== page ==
“It was worse than he thought. In the industrial districts of Creontiades and beyond, the shadows were boiling with heresy. Figures lurked in the recesses of doorways, «their features shrouded, their heads turning to watch his passage with hidden, hostile eyes. In narrow alleys, silhouettes contorted. They left Ornastas with the impression of self-mutilation, of people tearing their own faces, transforming themselves into bloody grotesques, the distorted apostles of a monstrous creed. The heresy was even reaching into the light. Brawls were breaking out on the main avenues. The first ones Ornastas saw were fights between individuals. If he had not known better, he might have dismissed them as nothing unusual. Soon, though, he was seeing clusters of combatants, and the fights were savage, gouging affairs. Blood spread on the rockcrete pavement. These were battles to the death. Citizens passed the fights without reacting, and that was a cause for concern in and of itself. Others stopped to watch. Still others joined in. At one intersection, at least a score of citizens were locked in brutal frenzy. It was the beginning of a riot…”
But most of all, what the novel do amazingly – it shows that is needed to achieve victory, a road that’s lead to hell and destruction through ideals of honor and self-sacrifice, which is a lodestone of the W40K but at the same time one of it’s biggest problems.
Addition mention deserve a battle for the bridge, which was really good, same as the bridge ‘reconstruction’ process.
And here we are to talk about what was ‘bad’ about that novel.
And the main point is – the novel is definitely not the strongest book of Annandale, sadly. It’s more straightforward and simplistic comparing to Abnett ‘Titanicus’. But at some points it’s TOO simplistic. It’s like author tried to ‘explain’ the obvious things to a kid.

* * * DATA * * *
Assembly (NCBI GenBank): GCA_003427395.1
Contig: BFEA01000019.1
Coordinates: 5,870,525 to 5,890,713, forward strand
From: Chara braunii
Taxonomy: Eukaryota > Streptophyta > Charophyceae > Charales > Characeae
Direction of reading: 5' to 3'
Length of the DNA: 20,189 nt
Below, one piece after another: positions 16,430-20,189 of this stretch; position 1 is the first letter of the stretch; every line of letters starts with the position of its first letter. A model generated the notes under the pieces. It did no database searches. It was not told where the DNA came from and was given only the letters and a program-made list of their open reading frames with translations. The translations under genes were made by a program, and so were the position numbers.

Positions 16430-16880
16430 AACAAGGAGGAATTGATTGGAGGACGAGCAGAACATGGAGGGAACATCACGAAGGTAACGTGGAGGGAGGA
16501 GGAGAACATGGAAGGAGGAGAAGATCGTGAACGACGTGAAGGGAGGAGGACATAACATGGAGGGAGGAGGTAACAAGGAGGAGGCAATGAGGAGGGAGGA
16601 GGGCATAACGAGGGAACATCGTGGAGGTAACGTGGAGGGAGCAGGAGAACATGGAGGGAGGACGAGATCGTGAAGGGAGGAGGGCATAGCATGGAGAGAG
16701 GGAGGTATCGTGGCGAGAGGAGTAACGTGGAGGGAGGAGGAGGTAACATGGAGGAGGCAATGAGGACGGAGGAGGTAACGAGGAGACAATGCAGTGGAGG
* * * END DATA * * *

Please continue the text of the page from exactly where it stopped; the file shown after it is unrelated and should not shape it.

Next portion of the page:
Also all the action scenes at some points seems very uninteresting. Not once I was rooting for ‘good guys’. Cause even a main ‘she’ character wasn’t given a proper shine. It is brilliantly written – but leave a feeling Most of the Titans actions are too ‘bolter-pornish’ to my liking.
The most ‘good’ parts of the book – is then the author tries to discuss/write about fate/belief and chaos.
And that was the only one major point. But there are a lot of minor ones too.
Again at some points, like with Rob Sanders ‘Tech-Priest’ duology, it feels like an advertisement for the cool ‘new’ units, instead of making a solid narrative entrance.
Also, what is sad through – that the enemy ‘Iron Skulls’ Titan Legion does not have a POV to represent them. Which makes the menace a little bit underwhelming. Strangely the war with the tyranids is more vivid than with the Chaos Titans, which seems lacking something. Tyranid hierophants seems more alive than poorly depicted Banelords or Ravagers.
Another problem is with the Titan classes of the enemy – don’t know why, but author has chosen to use only Khornate titans. If the Iron Skulls went that far that all became feral Ravagers or Banelords – how the heck they survived thus far into W40K?
Also there are several editorial mistakes. For example at «CHAPTER 3 THE FEASTS» – Krezoc think about losses in the battle against tyranids. «…twelve remained. Ferrum Salvator, two Reavers and five Warlords had fallen to the hierophants. Killed by pride, Krezoc thought.» But it was five Warhounds titans, only Ferrum Salvator was a ‘Warlord’ Titan…
For a fun Titanicus actions, great non-titanicus/mechanicus characters, interesting setup and a story that could have been much better but have the real roots of grandeur I give it 4 out of 5 stars.
Anyway, thank you for the read David and hope to read ‘Ruinstorm’ soon.